8 May 2017. For immediate release.
With the 2017-18 Southern and Eastern Scalefish and Shark Fishery (SESSF) fishing season starting last week, the South East Trawl Fishing Industry Association (SETFIA) and the Great Australian Bight Industry Association (GABIA) are pleased to see the start of new seabird mitigation arrangements.
Following an industry led initiative, the Australian Fisheries Management Authority (AFMA) is implementing new and stronger arrangements to protect seabirds from interactions with fishing boats. All commercial trawl fishing vessels in the SESSF must use either sprayers, bird bafflers, or pinkies (large buoys that are placed in front of where trawl warps enter the water). If pinkies are used, fishers must not dispose of any offal while fishing.
Bird Bafflers have proven to be the go-to device by the southern trawl fleet, with the majority of operators investing in and installing the device. Bafflers are designed to prevent seabirds from entering the ‘danger zone’ where trawl warps enter the water. They are made from long curtains of rope and pieces of plastic piping, which act as a fence and stop seabirds from coming near these warps.
Different to bafflers but also an effective mitigation tool, seabird sprayers create a curtain of water around the area where the warps enter the water. Sprayers are more expensive than bafflers.
Christian Pyke, Executive Officer of the Great Australian Bight Fishing Association said that,
“The southern Australian trawl fleet is the first small vessel fleet in the world to mandate the use of proven devices on all vessels and minimise risks associated with trawling and seabirds,” Mr Pyke said.
“Australia is leading the world in minimising risks between seabirds and trawl vessels.”
Simon Boag, Executive Officer of SETFIA explained that,
“All active trawl vessels have taken action to implement the new seabird arrangements with one boat opting for sprayers and 27 boats opting for bafflers,” Mr Boag said.
“This is an extremely encouraging outcome given that during trials bafflers reduced heavy interactions by 96 per cent and sprayers by 92 per cent compared to bare warps.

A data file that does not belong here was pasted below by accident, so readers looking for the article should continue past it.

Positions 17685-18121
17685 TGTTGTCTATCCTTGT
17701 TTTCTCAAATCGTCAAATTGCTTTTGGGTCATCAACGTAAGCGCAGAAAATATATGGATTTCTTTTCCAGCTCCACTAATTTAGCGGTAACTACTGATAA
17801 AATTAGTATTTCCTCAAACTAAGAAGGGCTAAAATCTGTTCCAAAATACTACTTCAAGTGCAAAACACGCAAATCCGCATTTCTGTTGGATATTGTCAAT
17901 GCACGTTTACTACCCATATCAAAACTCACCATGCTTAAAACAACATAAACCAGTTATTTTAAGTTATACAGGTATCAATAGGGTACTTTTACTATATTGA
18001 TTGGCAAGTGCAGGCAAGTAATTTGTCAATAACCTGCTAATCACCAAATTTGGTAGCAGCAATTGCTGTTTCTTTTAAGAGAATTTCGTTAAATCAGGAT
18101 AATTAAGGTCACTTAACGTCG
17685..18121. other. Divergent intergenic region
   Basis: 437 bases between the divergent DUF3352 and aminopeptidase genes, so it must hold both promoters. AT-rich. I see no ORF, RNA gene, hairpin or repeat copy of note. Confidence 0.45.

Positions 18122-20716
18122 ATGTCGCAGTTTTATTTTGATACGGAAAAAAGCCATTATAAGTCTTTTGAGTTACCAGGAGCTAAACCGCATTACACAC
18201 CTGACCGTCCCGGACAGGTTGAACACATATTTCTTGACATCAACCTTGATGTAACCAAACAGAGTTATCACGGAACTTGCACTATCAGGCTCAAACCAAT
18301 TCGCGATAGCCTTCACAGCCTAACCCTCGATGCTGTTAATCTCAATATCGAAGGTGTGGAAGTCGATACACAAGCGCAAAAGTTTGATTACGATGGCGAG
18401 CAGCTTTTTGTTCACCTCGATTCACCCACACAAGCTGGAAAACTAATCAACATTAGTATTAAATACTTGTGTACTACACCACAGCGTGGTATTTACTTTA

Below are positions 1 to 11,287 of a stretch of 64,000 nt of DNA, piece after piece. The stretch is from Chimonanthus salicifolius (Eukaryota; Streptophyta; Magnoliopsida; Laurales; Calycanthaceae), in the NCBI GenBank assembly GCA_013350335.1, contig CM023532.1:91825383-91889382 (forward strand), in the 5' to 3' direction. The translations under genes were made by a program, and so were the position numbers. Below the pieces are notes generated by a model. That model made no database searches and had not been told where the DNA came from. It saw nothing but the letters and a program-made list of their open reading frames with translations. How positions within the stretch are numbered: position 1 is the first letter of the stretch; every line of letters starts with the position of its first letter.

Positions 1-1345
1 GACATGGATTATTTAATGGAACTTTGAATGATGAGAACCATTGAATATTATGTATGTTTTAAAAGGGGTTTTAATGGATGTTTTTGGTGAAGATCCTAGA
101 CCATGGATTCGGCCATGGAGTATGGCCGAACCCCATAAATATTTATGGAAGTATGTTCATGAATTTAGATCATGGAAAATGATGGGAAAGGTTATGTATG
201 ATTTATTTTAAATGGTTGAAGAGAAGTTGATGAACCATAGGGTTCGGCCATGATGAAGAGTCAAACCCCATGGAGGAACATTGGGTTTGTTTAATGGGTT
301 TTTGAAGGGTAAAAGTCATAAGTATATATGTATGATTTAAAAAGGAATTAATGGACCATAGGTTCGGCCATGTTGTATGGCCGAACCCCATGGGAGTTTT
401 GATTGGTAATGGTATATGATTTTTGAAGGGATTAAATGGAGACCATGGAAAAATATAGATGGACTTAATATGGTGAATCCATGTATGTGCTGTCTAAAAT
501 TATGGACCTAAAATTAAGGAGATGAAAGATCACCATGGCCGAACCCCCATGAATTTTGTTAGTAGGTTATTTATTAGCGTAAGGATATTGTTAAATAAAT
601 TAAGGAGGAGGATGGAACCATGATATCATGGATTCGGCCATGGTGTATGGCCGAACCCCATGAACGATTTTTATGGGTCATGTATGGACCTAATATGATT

“We would like to thank Fishwell Consulting and AFMA’s By-catch Team for their work on this project”.
AFMA’s acting Executive Manager Fisheries, Beth Gibson, said that AFMA’s Bycatch and Discards and Trawl sections worked closely with industry leaders SETFIA and GABIA to create the new seabird mitigation devices.
“AFMA recognises the efforts from industry in raising and designing the new arrangements for managing interactions with seabirds in the SESSF,” Ms Gibson said.
“Hearing first-hand from fishers out there on the sea helped inform our decision making throughout the process, particularly in ensuring that the devices are safe for both the fishers and the birds.
“As part of the new arrangements, bafflers and sprayers must meet specifications and receive approval before use. Any vessel seeking to use the third option of pinkies with no offal discharge while fishing must prove they can do this with an AFMA observer on board. If this requirement can’t be met they will be required to use bafflers.”
SETFIA: 0428 141 591
GABIA: 0428 233 200
AFMA: 0437 869 860
BACKGROUND ONLY NOT FOR PUBLICATION
Seabirds are attracted to fishing vessels by the sight and smell of fish and fish offal. They can be injured or killed when they collide with the cables (known as warps) used to tow trawl nets.
In 2014, SETFIA received an Australian Government ‘Caring for our Country’ grant of $330,000 and with GABIA travelled to New Zealand on a study tour. The team of eight short-listed devices and techniques to protect seabirds in the South East Trawl and Great Australian Bight Trawl Fisheries. Two devices were prioritised; sprayers and bafflers.
A Project team consisting of the AAD, CSIRO, AFMA, OceanWatch and Industry oversaw the project in which an independent observer observed interactions between a pinky and warp and one of the two new devices and warp over 124 day time fishing operations (shots). The trial took 12 months (November 2014 to October 2015) because shots only provided data if seabirds were present. The project was run by leading fisheries consulting firm Fishwell Consulting.
On June 30, 2016 Industry issued a press release calling on AFMA to make these devices mandatory for all trawl vessels by May 1, 2017.
A heavy interaction is any contact between a cable and a seabird that caused the seabird to vary its course. The vast majority do not injure the seabird but it is likely that some do.
Pictures of bafflers are available on the SETFIA Twitter Page. https://twitter.com/setfia
The South East Trawl Fishing Industry Association (SETFIA) represents the interests of fishermen and quota owners in the South East Trawl Fishery. The fishery runs from Barrenjoey Point, north of Sydney, through southern NSW, Vic and Tasmania to Cape Jervis in SA. It is the largest supplier of finfish in Australia and the major supplier to the Melbourne and Sydney fish markets.
The Great Australian Bight Fishing Industry Association Inc (GABIA) is committed to ecological and economic sustainability of the Great Australian Bight Trawl Fishery. The fishery runs from Cape Jervis, South Australia to Cape Leeuwin in Western Australia.
[Photo of Southern Buller’s Albatross copyright Tamar Wells.]